An antislavery long poem published at the conclusion of the Civil War by David Plumb. Digitized by the Antislavery Literature Project.
David Henry Plumb (1818-1887) was a minister, journalist, and Liberty Party activist in western New York State. He established the Wesleyan Methodist newspaper in Utica, New York in 1842. His published works, most quite brief, include Man, A Poem Delivered at the Commencement of the Wesleyan University (1840); The True Heirs of the Abrahamic Inheritance; or, Jewish Restoration Disproved (1843); The New Earth (1843); Holiness: The Way to the Divine Presence (1850); and Citizenship and Suffrage: The Power and the Duty of Congress to Enfranchise the Nation (1868).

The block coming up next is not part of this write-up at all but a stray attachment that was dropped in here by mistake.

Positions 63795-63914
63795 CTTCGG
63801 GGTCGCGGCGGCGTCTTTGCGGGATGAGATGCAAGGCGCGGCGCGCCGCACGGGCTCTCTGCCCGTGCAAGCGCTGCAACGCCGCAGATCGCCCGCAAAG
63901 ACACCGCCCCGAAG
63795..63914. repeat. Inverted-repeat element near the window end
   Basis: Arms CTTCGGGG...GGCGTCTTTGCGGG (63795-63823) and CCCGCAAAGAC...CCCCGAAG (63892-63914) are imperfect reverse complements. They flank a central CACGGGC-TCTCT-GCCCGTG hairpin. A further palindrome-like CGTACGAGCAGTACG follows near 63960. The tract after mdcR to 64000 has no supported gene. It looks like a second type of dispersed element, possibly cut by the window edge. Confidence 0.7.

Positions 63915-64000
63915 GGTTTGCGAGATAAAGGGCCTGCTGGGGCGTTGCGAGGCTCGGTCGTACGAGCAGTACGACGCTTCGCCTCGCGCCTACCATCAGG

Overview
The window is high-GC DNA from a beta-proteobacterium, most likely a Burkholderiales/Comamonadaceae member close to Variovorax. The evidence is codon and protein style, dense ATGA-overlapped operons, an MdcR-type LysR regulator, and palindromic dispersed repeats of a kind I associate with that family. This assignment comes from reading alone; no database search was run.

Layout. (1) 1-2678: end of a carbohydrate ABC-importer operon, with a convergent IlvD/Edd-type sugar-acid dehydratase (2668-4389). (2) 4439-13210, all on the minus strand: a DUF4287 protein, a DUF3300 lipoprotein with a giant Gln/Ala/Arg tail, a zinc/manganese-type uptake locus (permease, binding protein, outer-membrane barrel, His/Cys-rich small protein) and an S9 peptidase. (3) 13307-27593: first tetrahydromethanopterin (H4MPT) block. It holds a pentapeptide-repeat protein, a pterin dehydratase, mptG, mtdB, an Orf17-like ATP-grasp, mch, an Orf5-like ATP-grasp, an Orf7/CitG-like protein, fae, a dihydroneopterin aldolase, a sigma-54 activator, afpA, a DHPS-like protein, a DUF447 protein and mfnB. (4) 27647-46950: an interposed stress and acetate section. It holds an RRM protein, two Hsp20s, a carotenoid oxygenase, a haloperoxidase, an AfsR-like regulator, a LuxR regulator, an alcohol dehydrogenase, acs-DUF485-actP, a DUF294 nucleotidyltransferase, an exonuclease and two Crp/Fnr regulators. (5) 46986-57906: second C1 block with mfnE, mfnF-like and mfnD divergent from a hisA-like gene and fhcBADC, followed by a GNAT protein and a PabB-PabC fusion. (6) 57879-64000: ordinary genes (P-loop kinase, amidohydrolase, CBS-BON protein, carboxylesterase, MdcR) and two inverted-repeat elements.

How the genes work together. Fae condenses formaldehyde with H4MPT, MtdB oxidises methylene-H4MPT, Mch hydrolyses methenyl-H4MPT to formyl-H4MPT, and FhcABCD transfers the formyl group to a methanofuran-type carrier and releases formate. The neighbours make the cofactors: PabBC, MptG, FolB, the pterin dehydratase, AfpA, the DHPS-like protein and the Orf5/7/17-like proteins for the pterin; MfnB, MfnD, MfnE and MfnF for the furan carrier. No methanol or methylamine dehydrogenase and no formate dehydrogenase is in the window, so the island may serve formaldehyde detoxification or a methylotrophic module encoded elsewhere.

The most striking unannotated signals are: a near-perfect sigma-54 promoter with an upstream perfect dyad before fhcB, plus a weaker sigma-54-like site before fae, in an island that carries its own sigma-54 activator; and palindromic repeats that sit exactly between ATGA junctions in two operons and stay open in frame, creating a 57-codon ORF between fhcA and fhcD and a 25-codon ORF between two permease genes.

The long poem, composed of seventeen 10-line stanzas rhyming on alternate lines, was written at the conclusion of the Civil War. It specifies the cause of the war as slavery (stanzas 2-4) and the liberation of slaves as victorious war policy (stanzas 6-8). The recent assassination of Lincoln, in the poet’s opinion, illustrates the depths to which defeated slavery will sink (stanzas 11-12). Plumb calls for rejecting pleas for mercy for the rebels (stanza 14), and demands banishment or execution for captured Confederate criminals (stanzas 15-16). The final stanza (17) voices a vision of justice, human rights for “every race” (line 164), peace, and freedom.- Joe Lockard